The Red Car by Marcy Dermansky is an odd little book, but a good one.
Leah is a writer in her 30s, living in Astoria with her possessive German husband Hans. One day, she learns that Judy, her former boss during her stint in San Francisco a decade earlier, has died in a car accident. Leah had been close with Judy, and she is sad to learn that Judy has died. She also learns that Judy has left Leah her beloved red car – the same car she died in. Leah impulsively decides to go to the funeral in San Francisco and collect the car, and ends up spending two weeks there getting back in touch with her former self.
Now, I know this sounds like a gauzy Lifetime movie: wise mentor challenges lost friend to find herself and rediscover joy, all from the grave. Nope. This is a quirky, dark, unpredictable book. Leah is lost, yes, but she’s also a little unhinged. She hooks up with random people in San Francisco, basically ends up giving away the car and avoids making any decisions about her life back at home. Meanwhile Judy flits in and out like a Greek chorus, commenting on what Leah is doing and alternately annoying and guiding Leah.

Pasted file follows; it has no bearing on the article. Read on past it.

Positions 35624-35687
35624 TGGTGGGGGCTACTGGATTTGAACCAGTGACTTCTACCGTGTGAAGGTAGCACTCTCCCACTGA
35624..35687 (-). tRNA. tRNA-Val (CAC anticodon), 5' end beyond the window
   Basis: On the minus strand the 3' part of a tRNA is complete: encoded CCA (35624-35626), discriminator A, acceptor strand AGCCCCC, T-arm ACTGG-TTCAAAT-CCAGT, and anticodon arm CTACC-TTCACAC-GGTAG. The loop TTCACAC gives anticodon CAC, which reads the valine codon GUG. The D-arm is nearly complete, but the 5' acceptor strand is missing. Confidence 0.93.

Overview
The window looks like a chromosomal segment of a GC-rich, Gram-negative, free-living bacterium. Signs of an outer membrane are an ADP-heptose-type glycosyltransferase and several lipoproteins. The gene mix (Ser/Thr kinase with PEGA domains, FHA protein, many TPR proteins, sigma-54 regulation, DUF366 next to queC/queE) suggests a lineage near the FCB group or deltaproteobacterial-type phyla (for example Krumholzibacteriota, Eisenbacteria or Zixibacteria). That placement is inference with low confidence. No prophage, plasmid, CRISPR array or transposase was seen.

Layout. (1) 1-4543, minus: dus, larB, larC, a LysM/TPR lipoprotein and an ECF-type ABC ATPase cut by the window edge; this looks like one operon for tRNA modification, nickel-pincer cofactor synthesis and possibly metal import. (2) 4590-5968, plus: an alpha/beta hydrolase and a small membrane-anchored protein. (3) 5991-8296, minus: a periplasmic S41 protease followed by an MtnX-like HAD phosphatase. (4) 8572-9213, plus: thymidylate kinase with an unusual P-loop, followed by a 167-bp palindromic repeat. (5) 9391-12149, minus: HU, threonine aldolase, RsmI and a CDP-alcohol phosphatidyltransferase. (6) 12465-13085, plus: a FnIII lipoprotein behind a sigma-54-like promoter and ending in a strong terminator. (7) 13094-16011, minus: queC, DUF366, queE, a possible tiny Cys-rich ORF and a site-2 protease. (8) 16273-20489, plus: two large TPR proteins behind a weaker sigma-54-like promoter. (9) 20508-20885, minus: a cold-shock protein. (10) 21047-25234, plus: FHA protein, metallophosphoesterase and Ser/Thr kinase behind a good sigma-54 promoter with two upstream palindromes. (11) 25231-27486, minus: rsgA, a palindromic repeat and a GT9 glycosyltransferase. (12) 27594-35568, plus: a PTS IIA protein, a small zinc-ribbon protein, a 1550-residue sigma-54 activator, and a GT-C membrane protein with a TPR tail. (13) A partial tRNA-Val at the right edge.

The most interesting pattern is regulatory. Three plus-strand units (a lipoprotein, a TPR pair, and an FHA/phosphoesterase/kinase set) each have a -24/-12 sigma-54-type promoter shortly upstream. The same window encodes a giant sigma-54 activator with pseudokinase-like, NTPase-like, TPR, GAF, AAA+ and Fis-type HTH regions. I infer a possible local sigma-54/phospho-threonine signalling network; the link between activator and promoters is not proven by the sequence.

The writing style in The Red Car is acerbic and a bit meandering, but also terse and compact. Leah is weird but totally relatable at the same time. Not a whole lot happens in this book, and the interactions Leah has are at times unrealistic and sort of unsatisfying, but as an exercise in getting inside someone’s head and exploring all the conflict and confusion there, The Red Car succeeds.
The Red Car is probably not for everyone, but I enjoyed it quite a bit. (It’s short, so if you don’t love it, no big deal!)